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 Army's Armored Force: Mix of Old and New  


 By Sandra I. Erwin  

Amid uncertainty about the prospect of its ambitious "future combat systems" program, the Army is forging ahead with plans to deploy up to 35 new armored brigades.

Each of these units will be equipped with 60 Abrams tanks and 125 Bradley armored fighting vehicles, many of which will be substantially upgraded with new hardware, officials said. Between 2005 and 2007, the Army will pour at least $7 billion into this effort.

The 35 "heavy brigade combat teams" are one piece of a much broader plan-estimated to cost $69 billion-to reorganize the Army into self-deployable brigades. In addition to heavy armored brigades, the Army will field six Stryker light armored units and at least 30 light and air-assault brigades.

Army officials publicly have stressed that the creation of these self-deployable "modular" brigades, for the most part, is a realignment of existing assets, and does not compete for funds with the mammoth "future combat systems." The FCS program is a family of high-tech vehicles and weapons connected by a single command-and-control network. The Army wants to deploy 15 FCS brigades during the next decade, at a cost of $127 billion.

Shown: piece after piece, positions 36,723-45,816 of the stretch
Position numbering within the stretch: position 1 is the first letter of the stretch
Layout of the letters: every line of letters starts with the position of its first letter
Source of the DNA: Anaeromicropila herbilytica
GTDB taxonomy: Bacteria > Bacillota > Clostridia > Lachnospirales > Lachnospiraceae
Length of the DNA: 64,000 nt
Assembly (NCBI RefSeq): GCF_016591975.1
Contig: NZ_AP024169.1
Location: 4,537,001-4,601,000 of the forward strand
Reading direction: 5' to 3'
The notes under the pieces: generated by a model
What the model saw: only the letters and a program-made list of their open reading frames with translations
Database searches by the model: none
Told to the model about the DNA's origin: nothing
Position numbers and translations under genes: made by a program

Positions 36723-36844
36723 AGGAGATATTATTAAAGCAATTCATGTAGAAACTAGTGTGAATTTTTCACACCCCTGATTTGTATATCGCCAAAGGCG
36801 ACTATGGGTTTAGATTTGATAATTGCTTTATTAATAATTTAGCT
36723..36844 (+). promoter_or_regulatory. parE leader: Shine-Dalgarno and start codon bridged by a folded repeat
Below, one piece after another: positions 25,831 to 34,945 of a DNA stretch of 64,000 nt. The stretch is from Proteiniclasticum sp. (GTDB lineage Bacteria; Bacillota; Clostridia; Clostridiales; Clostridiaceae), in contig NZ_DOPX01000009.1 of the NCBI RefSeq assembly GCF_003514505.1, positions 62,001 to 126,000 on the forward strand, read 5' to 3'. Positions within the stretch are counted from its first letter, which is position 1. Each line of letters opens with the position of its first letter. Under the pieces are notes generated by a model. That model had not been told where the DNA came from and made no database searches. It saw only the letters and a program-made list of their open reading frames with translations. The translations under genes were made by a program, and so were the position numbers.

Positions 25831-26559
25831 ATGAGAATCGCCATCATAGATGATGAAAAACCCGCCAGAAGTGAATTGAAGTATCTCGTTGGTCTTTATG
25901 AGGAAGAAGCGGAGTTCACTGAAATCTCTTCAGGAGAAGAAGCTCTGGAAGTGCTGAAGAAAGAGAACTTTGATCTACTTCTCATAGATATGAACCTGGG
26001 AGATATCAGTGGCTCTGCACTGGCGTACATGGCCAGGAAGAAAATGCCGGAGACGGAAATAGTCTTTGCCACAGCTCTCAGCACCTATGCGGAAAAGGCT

But a looming defense budget crunch, compounded by the Army's escalating personnel costs and Iraq war expenses, has, for all intents, created an internal struggle for funds that may force the Army to forgo or delay FCS in order to get its modular brigades equipped and ready to fight in the coming years.

War-equipment repairs alone will consume more than $26 billion over the next five years, the Army has estimated.

The upshot is that a "tremendous pull and tug" has developed between FCS and the current force, Maj. Gen. William M. Lenaers, head of the Army Tank-Automotive and Armaments Command, told defense contractors at a recent conference. "We have not dropped off our commitment to FCS," he said. But he acknowledged that the Army may have to make tough choices in the future.

Regardless of what fate awaits FCS, the Army appears to be on a path toward fielding 35 heavy brigades by 2008 or 2010. Depending on how far FCS progresses, the Abrams and Bradley vehicles in these heavy units would become the test platforms for the advanced FCS technologies, officials said.

Modernization projects for the Abrams and Bradley vehicles are "bigger than they've ever been," said Kevin Fahey, the Army's top program executive for combat systems.

The heavy brigades also will include M113 armored personnel carriers and Paladin armored artillery guns, Fahey said at the industry conference. While the Army plans to buy several hundred new Bradleys, it will have to make do with the existing fleet of Abrams, M113s and Paladins, many of which are more than three decades old.

"We'll continue to have an obsolescence program," Fahey said. "We'll take advantage of what FCS is doing."